Using the Reverse Shock Index at the Injury Scene and in the Emergency Department to Identify High-Risk Patients: A Cross-Sectional Retrospective Study
AbstractBackground: The ratio of systolic blood pressure (SBP) to heart rate (HR), called the reverse shock index (RSI), is used to evaluate the hemodynamic stability of trauma patients. A SBP lower than the HR (RSI < 1) indicates the probability of hemodynamic shock. The objective of this study was to evaluate whether the RSI as evaluated by emergency medical services (EMS) personnel at the injury scene (EMS RSI) and the physician in the emergency department (ED RSI) could be used as an additional variable to identify patients who are at high risk of more severe injury. Methods: Data obtained from all 16,548 patients added to the trauma registry system at a Level I trauma center between January 2009 and December 2013 were retrospectively reviewed. Only patients transferred by EMS were included in this study. A total of 3715 trauma patients were enrolled and subsequently divided into four groups: group I patients had an EMS RSI ≥1 and an ED RSI ≥1 (n = 3485); group II an EMS RSI ≥ 1 and an ED RSI < 1 (n = 85); group III an EMS RSI < 1 and an ED RSI ≥ 1 (n = 98); and group IV an EMS RSI < 1 and a ED RSI < 1 (n = 47). A Pearson’s χ2 test, Fisher’s exact test, or independent Student’s t-test was conducted to compare trauma patients in groups II, III, and IV with those in group I. Results: Group II and IV patients had a higher injury severity score, a higher incidence of commonly associated injuries, and underwent more procedures (including intubation, chest tube insertion, and blood transfusion in the ED) than patients in group I. Group II and IV patients were also more likely to receive a severe injury to the thoracoabdominal area. These patients also had worse outcomes regarding the length of stay in hospital and intensive care unit (ICU), the proportion of patients admitted to ICU, and in-hospital mortality. Group II patients had a higher adjusted odds ratio for mortality (5.8-times greater) than group I patients. Conclusions: Using an RSI < 1 as a threshold to evaluate the hemodynamic condition of the patients at the injury scene and upon arrival to the ED provides valid information regarding deteriorating outcomes for certain subgroups of patients in the ED setting. Particular attention and additional resources should be provided to patients with an EMS RSI ≥ 1 that deteriorates to an RSI < 1 upon arrival to the ED since a higher odds of mortality was found in these patients. View Full-Text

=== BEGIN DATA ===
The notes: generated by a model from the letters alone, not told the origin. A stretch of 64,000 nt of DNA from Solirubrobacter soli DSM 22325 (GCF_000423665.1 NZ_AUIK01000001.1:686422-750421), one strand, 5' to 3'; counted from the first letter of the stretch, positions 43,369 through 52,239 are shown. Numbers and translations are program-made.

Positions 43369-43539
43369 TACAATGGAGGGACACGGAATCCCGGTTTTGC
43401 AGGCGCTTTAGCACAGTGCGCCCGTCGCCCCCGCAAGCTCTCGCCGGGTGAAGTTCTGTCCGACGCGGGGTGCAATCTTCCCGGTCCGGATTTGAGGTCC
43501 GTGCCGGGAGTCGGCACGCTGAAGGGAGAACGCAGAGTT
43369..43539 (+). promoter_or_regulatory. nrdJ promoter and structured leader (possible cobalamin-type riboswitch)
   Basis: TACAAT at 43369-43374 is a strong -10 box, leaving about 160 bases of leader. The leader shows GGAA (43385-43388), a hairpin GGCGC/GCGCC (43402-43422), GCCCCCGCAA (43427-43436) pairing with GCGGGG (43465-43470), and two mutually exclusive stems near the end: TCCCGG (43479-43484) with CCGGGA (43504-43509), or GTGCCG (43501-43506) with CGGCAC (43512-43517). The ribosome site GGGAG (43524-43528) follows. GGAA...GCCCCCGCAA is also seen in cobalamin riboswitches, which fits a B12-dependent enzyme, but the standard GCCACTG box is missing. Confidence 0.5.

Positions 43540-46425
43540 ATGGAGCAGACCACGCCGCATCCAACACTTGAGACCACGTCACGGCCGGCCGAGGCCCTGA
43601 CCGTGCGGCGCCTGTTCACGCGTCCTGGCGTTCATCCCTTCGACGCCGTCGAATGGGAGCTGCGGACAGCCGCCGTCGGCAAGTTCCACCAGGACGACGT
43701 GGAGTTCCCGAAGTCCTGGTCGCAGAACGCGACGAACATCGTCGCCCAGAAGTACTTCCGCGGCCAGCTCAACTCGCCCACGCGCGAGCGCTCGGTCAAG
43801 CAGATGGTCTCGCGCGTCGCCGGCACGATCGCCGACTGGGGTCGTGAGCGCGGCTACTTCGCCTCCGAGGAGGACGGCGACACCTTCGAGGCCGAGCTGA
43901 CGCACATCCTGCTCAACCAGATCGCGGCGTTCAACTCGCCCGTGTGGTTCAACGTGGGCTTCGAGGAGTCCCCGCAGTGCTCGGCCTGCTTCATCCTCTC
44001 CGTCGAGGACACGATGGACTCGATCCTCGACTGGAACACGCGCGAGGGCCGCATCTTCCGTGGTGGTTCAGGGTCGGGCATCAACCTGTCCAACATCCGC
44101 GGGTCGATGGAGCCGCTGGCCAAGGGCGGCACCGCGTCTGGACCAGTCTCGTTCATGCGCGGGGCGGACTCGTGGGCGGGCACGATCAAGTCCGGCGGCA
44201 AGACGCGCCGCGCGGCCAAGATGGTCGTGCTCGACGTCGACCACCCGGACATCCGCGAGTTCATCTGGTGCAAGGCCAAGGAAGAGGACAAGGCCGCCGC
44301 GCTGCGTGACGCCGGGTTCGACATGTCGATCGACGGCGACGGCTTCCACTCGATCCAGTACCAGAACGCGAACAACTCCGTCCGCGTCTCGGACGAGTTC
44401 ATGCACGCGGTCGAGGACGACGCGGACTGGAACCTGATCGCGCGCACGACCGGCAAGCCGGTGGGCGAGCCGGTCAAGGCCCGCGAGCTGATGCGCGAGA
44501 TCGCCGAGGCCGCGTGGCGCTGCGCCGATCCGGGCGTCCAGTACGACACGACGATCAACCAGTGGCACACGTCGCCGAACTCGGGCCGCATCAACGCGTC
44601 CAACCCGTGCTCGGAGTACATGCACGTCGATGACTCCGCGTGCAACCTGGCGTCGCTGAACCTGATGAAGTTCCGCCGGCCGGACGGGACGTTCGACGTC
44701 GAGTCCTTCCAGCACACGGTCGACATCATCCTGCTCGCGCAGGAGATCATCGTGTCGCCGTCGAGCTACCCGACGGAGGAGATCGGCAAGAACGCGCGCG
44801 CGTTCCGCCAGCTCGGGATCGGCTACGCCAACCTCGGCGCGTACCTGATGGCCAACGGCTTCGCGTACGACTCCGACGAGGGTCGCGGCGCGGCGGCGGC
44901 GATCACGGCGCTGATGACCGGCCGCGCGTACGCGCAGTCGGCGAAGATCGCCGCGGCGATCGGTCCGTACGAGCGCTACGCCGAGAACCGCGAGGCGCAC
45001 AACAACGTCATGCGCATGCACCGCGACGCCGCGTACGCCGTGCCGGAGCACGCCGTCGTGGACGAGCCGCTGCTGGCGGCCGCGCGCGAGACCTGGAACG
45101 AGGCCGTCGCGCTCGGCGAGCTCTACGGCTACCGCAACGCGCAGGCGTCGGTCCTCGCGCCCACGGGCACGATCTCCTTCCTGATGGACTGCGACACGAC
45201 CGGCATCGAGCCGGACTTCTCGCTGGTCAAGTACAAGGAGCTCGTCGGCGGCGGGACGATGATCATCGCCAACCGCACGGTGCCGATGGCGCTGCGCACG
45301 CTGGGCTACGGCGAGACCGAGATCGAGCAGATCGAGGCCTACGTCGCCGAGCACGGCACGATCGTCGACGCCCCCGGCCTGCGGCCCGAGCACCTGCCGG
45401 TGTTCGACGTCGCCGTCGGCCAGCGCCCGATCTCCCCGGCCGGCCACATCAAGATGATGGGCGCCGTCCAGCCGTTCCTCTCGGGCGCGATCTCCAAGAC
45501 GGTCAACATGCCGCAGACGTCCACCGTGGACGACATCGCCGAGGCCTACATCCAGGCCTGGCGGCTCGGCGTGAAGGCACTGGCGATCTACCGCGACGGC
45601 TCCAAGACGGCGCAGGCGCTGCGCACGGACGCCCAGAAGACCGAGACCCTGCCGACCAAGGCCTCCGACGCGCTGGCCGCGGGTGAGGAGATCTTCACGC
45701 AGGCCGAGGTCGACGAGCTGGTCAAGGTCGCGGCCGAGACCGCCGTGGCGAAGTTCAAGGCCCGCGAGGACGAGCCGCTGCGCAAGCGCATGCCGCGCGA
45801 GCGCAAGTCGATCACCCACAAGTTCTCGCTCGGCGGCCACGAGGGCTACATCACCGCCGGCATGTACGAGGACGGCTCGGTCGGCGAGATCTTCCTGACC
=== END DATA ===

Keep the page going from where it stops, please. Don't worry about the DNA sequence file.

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Lai, W.-H.; Rau, C.-S.; Hsu, S.-Y.; Wu, S.-C.; Kuo, P.-J.; Hsieh, H.-Y.; Chen, Y.-C.; Hsieh, C.-H. Using the Reverse Shock Index at the Injury Scene and in the Emergency Department to Identify High-Risk Patients: A Cross-Sectional Retrospective Study. Int. J. Environ. Res. Public Health 2016, 13, 357.
Lai W-H, Rau C-S, Hsu S-Y, Wu S-C, Kuo P-J, Hsieh H-Y, Chen Y-C, Hsieh C-H. Using the Reverse Shock Index at the Injury Scene and in the Emergency Department to Identify High-Risk Patients: A Cross-Sectional Retrospective Study. International Journal of Environmental Research and Public Health. 2016; 13(4):357.Chicago/Turabian Style
Lai, Wei-Hung; Rau, Cheng-Shyuan; Hsu, Shiun-Yuan; Wu, Shao-Chun; Kuo, Pao-Jen; Hsieh, Hsiao-Yun; Chen, Yi-Chun; Hsieh, Ching-Hua. 2016. "Using the Reverse Shock Index at the Injury Scene and in the Emergency Department to Identify High-Risk Patients: A Cross-Sectional Retrospective Study." Int. J. Environ. Res. Public Health 13, no. 4: 357.
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